Chapter 12 bankruptcy filings in the 12 months ended September rose to 580 from a year earlier. That marked the highest since 676 cases in 2011 under the chapter of the bankruptcy code tailored for farms. The total “remains well below” historical highs in the 1980s, the federation said.

Recent bankruptcies were concentrated in the 13-state Midwestern region, a key battleground in the upcoming election where grain, soybean, hog and dairy farms have been hit by trade disputes. More than 40%, or 255 filings, were in the region.

Another piece of bad news came as Chile announced the cancellation of the Nov. 16-17 summit where President Trump had hoped to sign the preliminary trade accord with China. The decision to cancel follows a wave of protests that overwhelmed Chilean police, Bloomberg said. It called the unrest the most extensive “in a generation.”

How and when the leaders of the world’s two largest economies will meet to resolve their trade differences appears to be the biggest question thrown up by the Chilean decision. The expected deal, which Trump had previewed in mid-October, had calmed fears of a continuing escalation in the trade war that has cast a shadow over the global economy for the past 18 months.

The new cancellation “suggests that the trade war uncertainty might be hanging over us for longer,” Torsten Slok, the chief economist at Deutsche Bank AG, told Bloomberg. “It raises the risk that we could never see a phase two or phase three.”

Chile also canceled the United Nations climate change conference, known as COP25, scheduled for December in Santiago, President Sebastian Pinera said.

“We understand perfectly the importance of APEC and COP for Chile and the world, but we have based our decision on common sense,” Pinera said from the presidential palace. “A president needs to put its people above everything else.”

The decision to cancel the meetings highlights the depth of trouble facing the Latin American nation that has seen almost two weeks of rioting and protests. It also comes as a deep embarrassment to the government that had insisted it would go ahead with the conference just two days ago.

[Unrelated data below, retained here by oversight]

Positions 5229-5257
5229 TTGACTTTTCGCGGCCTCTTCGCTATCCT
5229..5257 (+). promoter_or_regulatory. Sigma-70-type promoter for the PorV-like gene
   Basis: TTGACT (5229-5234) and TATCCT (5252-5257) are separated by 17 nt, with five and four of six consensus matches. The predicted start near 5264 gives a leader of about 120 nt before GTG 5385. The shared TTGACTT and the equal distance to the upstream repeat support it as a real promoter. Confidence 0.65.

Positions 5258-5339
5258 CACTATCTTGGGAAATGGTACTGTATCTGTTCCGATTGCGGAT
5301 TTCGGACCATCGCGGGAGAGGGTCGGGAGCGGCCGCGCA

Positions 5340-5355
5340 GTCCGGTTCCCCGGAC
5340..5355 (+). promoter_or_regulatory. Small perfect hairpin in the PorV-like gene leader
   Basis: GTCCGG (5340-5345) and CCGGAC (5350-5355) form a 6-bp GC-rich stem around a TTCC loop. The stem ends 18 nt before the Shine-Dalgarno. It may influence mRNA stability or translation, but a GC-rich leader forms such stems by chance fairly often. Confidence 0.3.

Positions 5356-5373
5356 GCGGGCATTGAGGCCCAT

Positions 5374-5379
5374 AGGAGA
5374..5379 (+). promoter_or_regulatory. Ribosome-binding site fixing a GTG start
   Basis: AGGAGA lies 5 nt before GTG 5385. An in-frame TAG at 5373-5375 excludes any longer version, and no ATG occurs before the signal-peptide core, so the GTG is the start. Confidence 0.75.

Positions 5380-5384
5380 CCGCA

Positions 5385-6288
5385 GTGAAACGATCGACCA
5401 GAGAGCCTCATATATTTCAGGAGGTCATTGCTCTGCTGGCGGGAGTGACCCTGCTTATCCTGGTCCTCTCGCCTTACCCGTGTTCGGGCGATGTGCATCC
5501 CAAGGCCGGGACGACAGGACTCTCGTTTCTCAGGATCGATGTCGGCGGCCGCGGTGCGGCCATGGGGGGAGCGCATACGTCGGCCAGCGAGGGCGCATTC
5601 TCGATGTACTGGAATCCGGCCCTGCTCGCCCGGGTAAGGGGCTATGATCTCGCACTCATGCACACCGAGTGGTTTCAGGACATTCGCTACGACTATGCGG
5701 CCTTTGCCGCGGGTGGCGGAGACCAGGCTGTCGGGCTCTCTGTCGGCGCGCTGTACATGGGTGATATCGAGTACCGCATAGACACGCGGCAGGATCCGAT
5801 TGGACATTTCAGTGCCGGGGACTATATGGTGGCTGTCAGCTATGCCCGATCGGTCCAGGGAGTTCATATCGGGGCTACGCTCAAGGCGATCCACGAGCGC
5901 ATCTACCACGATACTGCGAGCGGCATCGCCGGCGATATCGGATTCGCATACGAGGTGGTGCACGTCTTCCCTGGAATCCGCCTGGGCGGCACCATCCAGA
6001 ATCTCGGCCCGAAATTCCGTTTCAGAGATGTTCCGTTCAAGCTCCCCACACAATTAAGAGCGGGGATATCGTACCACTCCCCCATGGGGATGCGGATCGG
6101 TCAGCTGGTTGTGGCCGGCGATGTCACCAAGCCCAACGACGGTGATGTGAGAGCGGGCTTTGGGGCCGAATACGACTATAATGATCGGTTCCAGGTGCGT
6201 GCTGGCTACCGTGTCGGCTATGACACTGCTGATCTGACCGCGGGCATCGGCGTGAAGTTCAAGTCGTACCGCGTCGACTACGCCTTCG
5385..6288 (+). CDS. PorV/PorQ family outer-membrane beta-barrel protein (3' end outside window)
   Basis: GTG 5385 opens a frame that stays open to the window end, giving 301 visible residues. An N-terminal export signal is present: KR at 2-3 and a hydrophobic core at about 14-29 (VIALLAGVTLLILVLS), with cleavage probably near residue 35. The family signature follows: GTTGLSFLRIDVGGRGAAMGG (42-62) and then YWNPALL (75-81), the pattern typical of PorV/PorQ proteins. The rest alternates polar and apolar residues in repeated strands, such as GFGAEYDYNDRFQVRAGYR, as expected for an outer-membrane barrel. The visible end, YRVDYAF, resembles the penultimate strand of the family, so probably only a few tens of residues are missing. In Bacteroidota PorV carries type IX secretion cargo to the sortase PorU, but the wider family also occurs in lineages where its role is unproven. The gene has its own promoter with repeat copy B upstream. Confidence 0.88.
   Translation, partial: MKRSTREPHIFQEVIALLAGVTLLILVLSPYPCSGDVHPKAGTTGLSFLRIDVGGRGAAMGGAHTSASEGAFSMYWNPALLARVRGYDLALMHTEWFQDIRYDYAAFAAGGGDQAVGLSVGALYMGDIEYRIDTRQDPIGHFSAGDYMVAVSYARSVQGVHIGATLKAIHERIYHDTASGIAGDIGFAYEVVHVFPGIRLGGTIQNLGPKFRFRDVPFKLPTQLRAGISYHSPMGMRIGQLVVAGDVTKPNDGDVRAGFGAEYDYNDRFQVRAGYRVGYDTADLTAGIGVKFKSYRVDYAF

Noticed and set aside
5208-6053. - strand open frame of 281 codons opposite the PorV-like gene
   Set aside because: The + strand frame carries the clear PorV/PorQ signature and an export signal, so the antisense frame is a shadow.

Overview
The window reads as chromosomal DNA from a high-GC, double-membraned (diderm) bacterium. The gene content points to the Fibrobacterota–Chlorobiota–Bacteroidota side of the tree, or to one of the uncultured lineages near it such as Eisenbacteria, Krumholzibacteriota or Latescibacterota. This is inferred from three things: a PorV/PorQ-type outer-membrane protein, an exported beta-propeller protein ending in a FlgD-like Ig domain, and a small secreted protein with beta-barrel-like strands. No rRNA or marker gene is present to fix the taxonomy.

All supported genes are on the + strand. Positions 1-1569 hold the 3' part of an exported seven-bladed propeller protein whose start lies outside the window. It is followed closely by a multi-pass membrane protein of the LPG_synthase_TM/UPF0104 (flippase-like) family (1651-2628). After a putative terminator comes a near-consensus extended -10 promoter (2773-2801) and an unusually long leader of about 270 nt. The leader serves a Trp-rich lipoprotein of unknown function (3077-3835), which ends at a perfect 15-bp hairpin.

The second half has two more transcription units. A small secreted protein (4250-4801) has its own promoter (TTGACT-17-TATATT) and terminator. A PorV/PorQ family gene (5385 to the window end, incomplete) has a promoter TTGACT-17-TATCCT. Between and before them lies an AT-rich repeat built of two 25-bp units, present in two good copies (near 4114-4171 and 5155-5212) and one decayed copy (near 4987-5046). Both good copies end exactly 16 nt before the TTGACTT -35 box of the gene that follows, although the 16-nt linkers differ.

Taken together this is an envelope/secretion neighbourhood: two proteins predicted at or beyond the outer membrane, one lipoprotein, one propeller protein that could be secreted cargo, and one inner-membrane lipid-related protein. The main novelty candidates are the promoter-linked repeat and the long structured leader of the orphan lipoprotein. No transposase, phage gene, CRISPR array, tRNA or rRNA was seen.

Bloomberg also reported that the White House says it still hopes to sign a preliminary accord with Xi Jinping next month, even after the cancellation by Chile appeared to catch the White House off guard. White House spokesman Hogan Gidley said that Trump still intends to sign a partial trade deal with Xi at about the same time in November as the planned Asia-Pacific Economic Cooperation summit.

“We look forward to finalizing Phase One of the historic trade deal with China within the same time frame, and when we have an announcement, we’ll let you know,” Gidley said.

The possibility of a Trump-Xi meeting in Santiago next month had buoyed markets as investors look for signs that an end to the multi-year trade war between the two nations is in sight. The White House was working as recently as Tuesday to finish a “phase one” agreement with an eye toward the leaders signing it in Chile, according to a statement from White House spokesman Judd Deere.

Both President Trump and Vice President Mike Pence said last week they were optimistic the deal would be finalized at the summit.

So, we will see. Both parties to the proposed partial trade deal appear inclined to favor at least a modest cooling off now, thus boosting chances for something positive to happen. However, given all the political tensions affecting both sides, the process still seems fragile and one producers should watch closely as it proceeds, Washington Insider believes.


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(GH/CZ)